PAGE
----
Is something in the offing ? or do our leaders just have a cruel sense of humor.

    • CHYDE says:

      @ Doziex, i personally don’t think that all the flying officers are actually going to end up pilots.

      • jimmy says:

        Without the emotion or taking sides you do not train these number of pilots per se even if some of them might be assigned other roles SF/ SATELLITE/ MISSILE…..unless you have a shipment of planes in the offing

      • CHYDE says:

        Oga beegs pointed out what i was trying to say, Doctors, Nurses, Architects, Vets, Teachers, lawyers, etc etc, yes there are cases of pilots, like in the Blessing Liman case, But Basically, these are ‘specialist’. Unless otherwise

  3. (@lordfej) says:

    nicely put something in the making.

  4. wocon45 says:

    Is this a record breaking event?

  5. Obix says:

    My ogas, i don’t mean to derail this thread, but i can’t keep quiet anymore. Let’s cheer others while we wait for ours! http://theaviationist.com/2013/08/19/sudan-su-24/#.Uh4VpH_4JYI

  6. beegeagle says:

    Almost without exception, these Direct Short Service intake is about bringing specialists into the service..doctors, dentists, pharmacists, architects, surveyors, estate valuers, lawyers, educationists etc. The NDA do not offer these courses of study and the DSSC officers are trained in civil universities before they undergo a 6 month-long officer training programme and get commissioned on the second rung of the ladder – Flying Officer. An officer such as Blessing Liman obviously came through the DSSC because at the time, the NDA were not running Regular Combatant Commission courses for females. That has since changed.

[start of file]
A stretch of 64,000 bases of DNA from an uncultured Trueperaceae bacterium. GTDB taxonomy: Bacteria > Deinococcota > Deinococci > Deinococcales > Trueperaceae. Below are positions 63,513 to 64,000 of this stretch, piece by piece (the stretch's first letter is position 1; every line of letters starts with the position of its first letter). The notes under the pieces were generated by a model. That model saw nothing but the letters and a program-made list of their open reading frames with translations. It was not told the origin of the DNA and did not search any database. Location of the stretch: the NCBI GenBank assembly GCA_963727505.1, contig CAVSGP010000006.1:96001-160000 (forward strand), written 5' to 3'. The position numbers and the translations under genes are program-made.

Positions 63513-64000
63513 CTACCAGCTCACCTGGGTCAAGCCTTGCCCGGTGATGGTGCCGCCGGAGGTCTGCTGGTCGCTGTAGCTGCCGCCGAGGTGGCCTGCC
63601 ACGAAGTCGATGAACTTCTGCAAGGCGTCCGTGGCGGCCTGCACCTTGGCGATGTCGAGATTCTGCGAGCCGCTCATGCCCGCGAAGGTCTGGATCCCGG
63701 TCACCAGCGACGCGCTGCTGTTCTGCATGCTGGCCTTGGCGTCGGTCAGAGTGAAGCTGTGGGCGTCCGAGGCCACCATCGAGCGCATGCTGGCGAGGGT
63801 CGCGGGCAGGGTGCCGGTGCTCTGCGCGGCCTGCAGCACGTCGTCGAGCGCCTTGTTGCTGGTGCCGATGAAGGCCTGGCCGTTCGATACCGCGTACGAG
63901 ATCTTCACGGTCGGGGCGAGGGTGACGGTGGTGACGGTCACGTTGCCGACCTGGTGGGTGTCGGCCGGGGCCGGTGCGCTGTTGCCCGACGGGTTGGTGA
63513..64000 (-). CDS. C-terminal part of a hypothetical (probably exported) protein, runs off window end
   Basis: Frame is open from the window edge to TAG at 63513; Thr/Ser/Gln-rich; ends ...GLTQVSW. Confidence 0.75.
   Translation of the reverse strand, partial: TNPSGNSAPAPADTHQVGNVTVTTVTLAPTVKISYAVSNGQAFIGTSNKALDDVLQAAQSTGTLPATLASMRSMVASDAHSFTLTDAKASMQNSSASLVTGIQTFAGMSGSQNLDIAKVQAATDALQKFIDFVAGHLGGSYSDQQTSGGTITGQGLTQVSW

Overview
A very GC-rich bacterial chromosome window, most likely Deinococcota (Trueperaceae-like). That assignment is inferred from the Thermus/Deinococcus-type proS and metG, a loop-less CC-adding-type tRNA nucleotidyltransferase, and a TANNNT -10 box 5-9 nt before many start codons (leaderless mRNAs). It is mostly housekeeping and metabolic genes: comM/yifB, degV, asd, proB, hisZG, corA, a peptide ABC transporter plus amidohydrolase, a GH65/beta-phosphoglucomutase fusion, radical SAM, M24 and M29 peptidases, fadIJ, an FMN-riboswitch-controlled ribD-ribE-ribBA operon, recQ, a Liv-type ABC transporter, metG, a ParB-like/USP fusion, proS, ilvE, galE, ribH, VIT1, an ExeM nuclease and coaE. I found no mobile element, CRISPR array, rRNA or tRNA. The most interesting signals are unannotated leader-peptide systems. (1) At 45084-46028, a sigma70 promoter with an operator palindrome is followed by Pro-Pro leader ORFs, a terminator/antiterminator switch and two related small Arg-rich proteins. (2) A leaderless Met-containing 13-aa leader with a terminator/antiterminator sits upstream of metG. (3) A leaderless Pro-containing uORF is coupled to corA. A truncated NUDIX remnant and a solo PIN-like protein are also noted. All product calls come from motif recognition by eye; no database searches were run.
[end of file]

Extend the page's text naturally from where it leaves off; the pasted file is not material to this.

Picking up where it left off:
Otherwise and almost all the time, NAF pilots come through the 5-year Regular Combatant Course of military training and academic instruction. Those start out from the first rung – Pilot Officer.

  7. doziex says:

    Oga Obix, those SU-24 fencers are devastating long range strike jets.

    The south sudan military is in trouble. These planes can carry enough payload to wreck their armored formations.

    In modern warfare, an army without air cover or an integrated air defense system is useless against a foe with significant strike and attack jets.

    Again, this showcases the wisdom and fore sight of president Yoweri Museveni, in his expensive but timely acquisition of su-30 mk2 multirole jets and S-200 SAMs.

  8. Obix says:

    Oga Doziex, you are right. Those birds are all-weather, round the clock killers. I call them “sucker punchers”. Russia is withdrawing them from service and will upgrade a few. I saw some of the Ukraine’s over 50 conserved SU24s. Good buy by Sudan!

  9. ifiok umoeka says:

    Well, what happens when the south induct their spyder based integrated air-defence system? We saw what Buks and Tors did to some Russian planes in 2008 in Georgia. There is a reason why the Russians are choosing to off load these platforms in their numbers.

  10. freeegulf says:

    its still shocking how the russians manage to lose those planes to georgian air defence. giving that these SAMs were off soviet and russian origin. one would expect that they would totally render them useless against russian aircraft. it goes to show that the russians still have a long way to go with regards to network-centric warfare.

    these are the areas where the IDF and USAAF excel. it is their bread and butter, and would be near impossible for them to lose aircraft to own weapons sold to the other side coming under attack. even if such weapons have gone through upgrades and modifications (well, turkey now has the F-16 code, lets see how much they can change in the weapons system.) these forces are still reasonably superior enough to completely render such weapons ineffective against their fighter jets.

    to be fair to the russians, they did same against the chechens, in the first chechen war. losses where averted due to the fact that they countered the chechen defense system. why they where unable to completely neutralize the georgian air defense is still a hot issue.